In the News
State School Board Issues Discipline Proposal
No Child Left Behind Waivers, Round Two
Maryland Right to Adopt New Gifted and Talented Regulations
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BOARD TAKES STEPS
TO CURB SUSPENSIONS
The Maryland State Board of Education last week released a report on student discipline practices and their effect on learning, and indicated their interest in amending State regulations in this area.
State Board President James DeGraffenreidt (right) discussed the school discipline report as board member Dr. Ivan Walks (left) looked on.
“A Safe School, Successful Students, and a Fair and Equitable Disciplinary Process Go Hand in Hand: A Study of School Discipline Practices and Proposed Regulatory Changes,” was issued by the Board at its regular monthly meeting. It includes a draft of possible regulatory changes the Board will consider as it moves forward.
Board members said that feedback on the report will be accepted through March 30. The Board intends to review the report and the commentary at its April 24 meeting.
Board members have been studying the student discipline issue for two years, inviting dozens of educators and interested organizations to testify and provide input as part of that process. Board members have been concerned at the number and length of student suspensions, the impact that loss of class time has on academic success and the achievement gap, and the effect that suspensions have on certain student subgroups.
Interested parties may send their comments via email to email@example.com or through conventional mail to the Maryland State Board of Education, 200 W. Baltimore Street, Baltimore, MD 21201.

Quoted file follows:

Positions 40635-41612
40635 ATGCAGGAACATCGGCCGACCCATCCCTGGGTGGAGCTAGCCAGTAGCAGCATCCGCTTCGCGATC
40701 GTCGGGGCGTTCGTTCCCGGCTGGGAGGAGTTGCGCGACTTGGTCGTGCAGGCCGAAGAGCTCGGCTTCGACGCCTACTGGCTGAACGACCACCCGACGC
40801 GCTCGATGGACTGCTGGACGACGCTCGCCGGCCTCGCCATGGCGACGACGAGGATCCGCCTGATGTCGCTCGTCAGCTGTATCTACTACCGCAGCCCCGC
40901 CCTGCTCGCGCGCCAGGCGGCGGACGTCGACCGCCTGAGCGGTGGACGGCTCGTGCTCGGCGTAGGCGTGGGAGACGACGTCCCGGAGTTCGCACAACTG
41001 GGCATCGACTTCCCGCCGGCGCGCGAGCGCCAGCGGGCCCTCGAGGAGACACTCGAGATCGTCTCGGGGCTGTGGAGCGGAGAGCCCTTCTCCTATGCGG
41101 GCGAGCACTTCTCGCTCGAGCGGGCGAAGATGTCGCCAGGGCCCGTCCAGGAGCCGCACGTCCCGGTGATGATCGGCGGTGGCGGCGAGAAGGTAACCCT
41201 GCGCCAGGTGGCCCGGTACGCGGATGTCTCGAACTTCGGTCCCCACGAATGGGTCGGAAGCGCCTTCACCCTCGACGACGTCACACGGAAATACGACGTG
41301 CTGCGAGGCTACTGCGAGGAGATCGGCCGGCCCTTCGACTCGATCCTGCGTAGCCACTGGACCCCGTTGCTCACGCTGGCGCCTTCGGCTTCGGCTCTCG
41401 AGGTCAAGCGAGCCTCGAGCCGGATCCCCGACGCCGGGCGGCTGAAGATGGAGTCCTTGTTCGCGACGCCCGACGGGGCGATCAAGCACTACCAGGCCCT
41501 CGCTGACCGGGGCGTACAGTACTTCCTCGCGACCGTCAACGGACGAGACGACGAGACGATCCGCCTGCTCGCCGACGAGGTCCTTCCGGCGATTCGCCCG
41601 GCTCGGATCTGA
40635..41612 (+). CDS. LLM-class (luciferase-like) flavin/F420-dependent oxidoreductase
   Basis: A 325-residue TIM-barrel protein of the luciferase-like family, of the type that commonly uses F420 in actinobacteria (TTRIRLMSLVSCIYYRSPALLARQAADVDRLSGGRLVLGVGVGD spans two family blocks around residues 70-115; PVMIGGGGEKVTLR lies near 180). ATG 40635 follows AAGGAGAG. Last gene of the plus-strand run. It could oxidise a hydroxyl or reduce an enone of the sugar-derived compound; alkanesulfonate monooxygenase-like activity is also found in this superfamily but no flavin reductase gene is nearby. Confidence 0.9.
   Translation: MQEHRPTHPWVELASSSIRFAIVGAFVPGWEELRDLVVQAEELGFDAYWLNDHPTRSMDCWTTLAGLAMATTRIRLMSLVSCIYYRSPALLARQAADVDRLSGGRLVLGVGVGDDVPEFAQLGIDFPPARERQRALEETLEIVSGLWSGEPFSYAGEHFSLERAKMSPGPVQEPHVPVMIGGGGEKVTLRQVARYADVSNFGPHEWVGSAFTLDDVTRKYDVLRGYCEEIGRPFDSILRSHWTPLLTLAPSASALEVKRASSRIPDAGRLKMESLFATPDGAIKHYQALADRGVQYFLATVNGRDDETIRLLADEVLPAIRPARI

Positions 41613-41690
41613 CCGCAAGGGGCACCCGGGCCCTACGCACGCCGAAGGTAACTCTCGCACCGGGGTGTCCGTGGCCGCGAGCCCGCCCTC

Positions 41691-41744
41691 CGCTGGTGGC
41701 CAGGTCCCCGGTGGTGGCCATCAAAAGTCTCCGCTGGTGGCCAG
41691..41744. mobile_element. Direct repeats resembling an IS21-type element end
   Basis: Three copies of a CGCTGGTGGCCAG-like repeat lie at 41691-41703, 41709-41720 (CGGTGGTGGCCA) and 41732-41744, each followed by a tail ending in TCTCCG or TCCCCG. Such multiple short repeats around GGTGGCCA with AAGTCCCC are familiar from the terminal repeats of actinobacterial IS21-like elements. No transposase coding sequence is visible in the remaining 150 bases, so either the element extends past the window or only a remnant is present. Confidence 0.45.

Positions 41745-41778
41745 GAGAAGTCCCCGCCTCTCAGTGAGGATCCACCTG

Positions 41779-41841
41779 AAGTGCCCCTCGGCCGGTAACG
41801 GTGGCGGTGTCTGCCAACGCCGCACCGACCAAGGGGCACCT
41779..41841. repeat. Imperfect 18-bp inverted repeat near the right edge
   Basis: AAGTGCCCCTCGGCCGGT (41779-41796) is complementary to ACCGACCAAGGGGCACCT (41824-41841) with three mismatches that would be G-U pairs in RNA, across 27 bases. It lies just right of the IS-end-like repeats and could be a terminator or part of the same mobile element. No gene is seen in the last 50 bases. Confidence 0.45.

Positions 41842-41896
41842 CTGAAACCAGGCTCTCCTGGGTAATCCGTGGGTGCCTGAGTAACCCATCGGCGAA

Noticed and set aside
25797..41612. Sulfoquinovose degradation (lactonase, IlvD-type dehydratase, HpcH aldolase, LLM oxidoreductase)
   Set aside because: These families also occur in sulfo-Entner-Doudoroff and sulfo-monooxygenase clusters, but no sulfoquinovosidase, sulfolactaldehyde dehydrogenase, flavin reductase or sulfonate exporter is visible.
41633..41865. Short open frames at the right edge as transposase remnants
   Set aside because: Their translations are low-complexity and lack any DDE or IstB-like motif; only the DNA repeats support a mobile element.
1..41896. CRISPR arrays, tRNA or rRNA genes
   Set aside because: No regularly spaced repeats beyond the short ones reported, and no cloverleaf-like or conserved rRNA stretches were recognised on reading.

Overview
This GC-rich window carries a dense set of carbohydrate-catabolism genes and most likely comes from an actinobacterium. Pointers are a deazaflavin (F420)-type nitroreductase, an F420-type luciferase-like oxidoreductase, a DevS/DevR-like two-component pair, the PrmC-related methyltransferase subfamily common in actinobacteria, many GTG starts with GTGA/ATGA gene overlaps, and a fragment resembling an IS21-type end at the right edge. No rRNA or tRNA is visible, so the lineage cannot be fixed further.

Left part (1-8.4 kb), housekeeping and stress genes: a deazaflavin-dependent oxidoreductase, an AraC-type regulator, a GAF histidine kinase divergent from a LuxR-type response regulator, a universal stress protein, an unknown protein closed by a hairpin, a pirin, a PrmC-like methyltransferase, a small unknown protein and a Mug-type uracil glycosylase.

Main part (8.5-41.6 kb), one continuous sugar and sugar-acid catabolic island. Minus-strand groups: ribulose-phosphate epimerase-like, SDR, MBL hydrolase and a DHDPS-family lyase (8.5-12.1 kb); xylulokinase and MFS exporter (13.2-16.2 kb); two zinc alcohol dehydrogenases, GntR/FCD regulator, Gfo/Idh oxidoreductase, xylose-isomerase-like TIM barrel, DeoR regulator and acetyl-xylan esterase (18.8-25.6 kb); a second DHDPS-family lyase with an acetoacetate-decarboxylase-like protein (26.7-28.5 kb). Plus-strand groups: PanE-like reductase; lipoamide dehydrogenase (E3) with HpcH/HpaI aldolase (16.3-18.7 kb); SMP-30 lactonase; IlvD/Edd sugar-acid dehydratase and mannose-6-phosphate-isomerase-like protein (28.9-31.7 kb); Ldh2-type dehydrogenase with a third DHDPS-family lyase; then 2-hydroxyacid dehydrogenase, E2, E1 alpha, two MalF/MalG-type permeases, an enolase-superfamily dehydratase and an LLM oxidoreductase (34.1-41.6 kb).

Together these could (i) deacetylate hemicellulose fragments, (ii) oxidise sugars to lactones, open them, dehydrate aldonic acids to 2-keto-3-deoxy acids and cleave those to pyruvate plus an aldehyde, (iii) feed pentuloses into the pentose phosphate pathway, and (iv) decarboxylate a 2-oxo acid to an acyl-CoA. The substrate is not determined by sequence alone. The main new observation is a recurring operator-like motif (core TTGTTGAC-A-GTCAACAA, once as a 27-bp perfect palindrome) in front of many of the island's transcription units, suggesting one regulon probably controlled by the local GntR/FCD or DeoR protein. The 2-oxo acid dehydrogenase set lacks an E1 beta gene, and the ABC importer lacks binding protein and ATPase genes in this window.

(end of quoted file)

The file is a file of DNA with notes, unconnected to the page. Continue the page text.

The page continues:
The complete report can be found here.
REGULATION IS APPROVED
The Maryland State Board of Education last week approved regulations that would set in place for the first time minimum standards for Gifted and Talented education programs in school systems throughout the State.
The regulation supports the identification of a diverse gifted and talented student body, specifying that local school systems draw from a pool of candidates that encompasses all students and use multiple indicators of potential and achievement.
Maryland’s new regulation bolsters local school systems as they seek to achieve equitable representation of gifted and talented students, English language learners, and students with special needs, by recommending early talent development for all students.
“Maryland schools must provide for the diverse learning needs of all of our students, if our education is to reach its full potential,” said Interim State Superintendent of Schools Bernard J. Sadusky. “All students can learn, but students learn in different ways. Our job is to make certain that we have programs in place for every learning style and need.”
State Board members made it clear they will be monitoring reports and data from local school systems to make certain the new policy acts as a catalyst for improved services for students. Local school systems provide information on gifted and talent programs through the annual Master Plan process required by the Bridge to Excellence Act legislation since 2005.
Some Board members expressed concern that the regulation could block some students from gifted and talented programs. “I do not disagree with the spirit of the regulation, but I do have some concerns,” said Luisa Montero-Diaz. “Sometimes something that looks very good has unintended consequences.”
In the end, however, the State Board voted overwhelmingly to support the measure, embracing the notion that it is designed to strengthen equity and program quality.
The new gifted and talented policy, in development since 2006, is flexible and does not dictate details for local systems. The State Board published the regulation in December, receiving and reviewing public comment prior to their discussion and approval.
The regulation as proposed can be found here.